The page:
Male or Female Westie: Which One is Right for You? is reader-supported. If you buy a product through a link on our site, we may earn an affiliate commission at no additional cost to you.

If you’ve decided to adopt a West Highland White Terrier into your family, the next step is deciding if you want to adopt a male or female Westie.

Obviously, there will be many similarities between the two genders, but there are also some important differences.

Before adopting a Westie, my family did some research and decided that a female Westie was right for our family. Ultimately, Murphy was a part of our lives for 16 great years.

On the other hand, plenty of other families have loved their male Westies just as much.

I’m going to cover some of the key differences and similarities between male and female Westies to help you make an informed decision about which gender Westie is right for you.

Physical Differences Between Male and Female Westies

One of the most noticeable differences between male and female West Highland Terriers is their size. Males are typically 10 to 12 inches tall and weigh 15 to 22 pounds, while females are generally smaller, standing 9 to 11 inches tall and weighing 13 to 16 pounds.

Male Westies also tend to have a more muscular build and larger head compared to females. While this difference is mainly aesthetic, it may impact your preference for one gender over the other.

Both male and female Westies have identical white hypoallergenic double coats.

Overall, the physical differences between male and female Westie are relatively minor. You may want to consider these differences when making your decision, but they should not be the only thing you consider.

Behavioral Differences Between Male and Female Westies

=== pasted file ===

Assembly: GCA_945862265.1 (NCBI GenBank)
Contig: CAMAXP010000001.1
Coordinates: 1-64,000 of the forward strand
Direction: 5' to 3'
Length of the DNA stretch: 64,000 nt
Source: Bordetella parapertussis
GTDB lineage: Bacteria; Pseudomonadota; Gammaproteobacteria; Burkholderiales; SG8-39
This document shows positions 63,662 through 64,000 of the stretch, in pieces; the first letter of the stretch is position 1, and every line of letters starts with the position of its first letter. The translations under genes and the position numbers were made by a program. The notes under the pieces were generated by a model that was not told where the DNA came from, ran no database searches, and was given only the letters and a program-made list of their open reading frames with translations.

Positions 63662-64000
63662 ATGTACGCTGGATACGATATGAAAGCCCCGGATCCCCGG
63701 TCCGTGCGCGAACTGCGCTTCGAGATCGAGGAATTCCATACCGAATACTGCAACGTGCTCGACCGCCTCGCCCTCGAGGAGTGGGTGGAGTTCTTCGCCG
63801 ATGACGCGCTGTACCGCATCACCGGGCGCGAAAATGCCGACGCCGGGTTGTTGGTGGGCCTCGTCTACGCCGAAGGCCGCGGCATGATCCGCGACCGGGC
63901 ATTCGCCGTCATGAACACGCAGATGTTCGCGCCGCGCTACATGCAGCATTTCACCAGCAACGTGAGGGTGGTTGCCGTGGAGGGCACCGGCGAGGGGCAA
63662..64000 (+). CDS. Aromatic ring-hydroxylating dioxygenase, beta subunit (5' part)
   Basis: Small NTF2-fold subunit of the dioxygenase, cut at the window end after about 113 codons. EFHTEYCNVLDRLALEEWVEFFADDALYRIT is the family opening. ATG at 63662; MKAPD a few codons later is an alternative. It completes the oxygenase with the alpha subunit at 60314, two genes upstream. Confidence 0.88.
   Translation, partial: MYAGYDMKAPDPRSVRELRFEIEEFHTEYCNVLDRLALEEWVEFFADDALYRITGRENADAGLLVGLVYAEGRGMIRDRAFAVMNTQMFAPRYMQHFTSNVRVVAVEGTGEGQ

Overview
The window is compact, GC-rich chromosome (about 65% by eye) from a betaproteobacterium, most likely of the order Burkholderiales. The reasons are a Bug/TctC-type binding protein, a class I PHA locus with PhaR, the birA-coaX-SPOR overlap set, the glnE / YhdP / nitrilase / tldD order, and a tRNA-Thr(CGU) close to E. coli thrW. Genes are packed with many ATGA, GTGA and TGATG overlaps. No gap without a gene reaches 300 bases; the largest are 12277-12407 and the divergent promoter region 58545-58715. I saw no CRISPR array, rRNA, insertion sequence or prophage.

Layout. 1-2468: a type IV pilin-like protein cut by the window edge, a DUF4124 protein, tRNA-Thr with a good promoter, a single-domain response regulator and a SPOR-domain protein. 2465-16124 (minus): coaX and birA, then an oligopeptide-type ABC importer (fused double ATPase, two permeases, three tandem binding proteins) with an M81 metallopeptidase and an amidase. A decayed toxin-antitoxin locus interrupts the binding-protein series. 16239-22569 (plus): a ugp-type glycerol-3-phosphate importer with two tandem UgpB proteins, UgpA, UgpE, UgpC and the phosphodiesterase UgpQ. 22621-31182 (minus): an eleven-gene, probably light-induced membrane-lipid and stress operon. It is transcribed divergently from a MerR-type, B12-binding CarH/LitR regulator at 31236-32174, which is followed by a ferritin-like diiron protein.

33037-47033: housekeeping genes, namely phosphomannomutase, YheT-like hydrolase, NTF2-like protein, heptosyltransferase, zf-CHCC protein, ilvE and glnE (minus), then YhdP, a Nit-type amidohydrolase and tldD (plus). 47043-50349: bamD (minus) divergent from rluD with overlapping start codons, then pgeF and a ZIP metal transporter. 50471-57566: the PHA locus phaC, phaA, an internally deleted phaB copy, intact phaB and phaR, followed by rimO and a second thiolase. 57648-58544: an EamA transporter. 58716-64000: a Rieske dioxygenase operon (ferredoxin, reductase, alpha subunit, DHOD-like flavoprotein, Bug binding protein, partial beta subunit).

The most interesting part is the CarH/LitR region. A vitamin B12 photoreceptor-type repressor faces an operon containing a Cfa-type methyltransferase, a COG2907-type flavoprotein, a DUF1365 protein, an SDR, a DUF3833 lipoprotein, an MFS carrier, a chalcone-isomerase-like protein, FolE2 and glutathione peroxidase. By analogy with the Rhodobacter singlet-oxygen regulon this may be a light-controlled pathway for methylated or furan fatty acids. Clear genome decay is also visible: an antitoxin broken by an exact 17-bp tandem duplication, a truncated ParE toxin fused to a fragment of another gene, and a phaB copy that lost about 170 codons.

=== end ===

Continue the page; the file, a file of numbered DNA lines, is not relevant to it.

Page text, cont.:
While there are some physical differences between male and female Westies, the real differences come in their personalities and behavior.

Female Westie
  1. Socialization: Some male Westies do not socialize well with other males, particularly if there are female dogs in heat in the area. They can become more aggressive and territorial.
  2. Roaming: Male Westies tend to roam more than females, especially if they smell a female dog in heat. They can be gone for several days in pursuit of females. Neutering your male Westie can help eliminate this problem.
  3. Bonding: Research says that male Westies often form a closer bond with one person, while female Westies tend to bond equally with many people. However, everyone in my family agreed that I was Murphy’s favorite person.
  4. Training: Male Westies reach maturity a little later than females. As a result, their high-energy puppy phase lasts longer, and effective training may not start as early as it does for females. But with patience, time, and understanding, male Westies are just as trainable as females.
  5. Temperament: Female Westies are a little more high-strung than males. They may become easily agitated, particularly when they are not spayed.
  6. Mood Swings: Female Westies may experience mood swings due to hormonal changes in their bodies. However, spaying can eliminate many of these hormonal changes and their accompanying mood swings. This is something to keep in mind if you are planning to adopt a female Westie.
  7. Barking: Westies love to bark. There doesn’t seem to be much of a difference between males and females when it comes to barking. Both genders tend to be excessive barkers.

Health Differences Between Male and Female Westies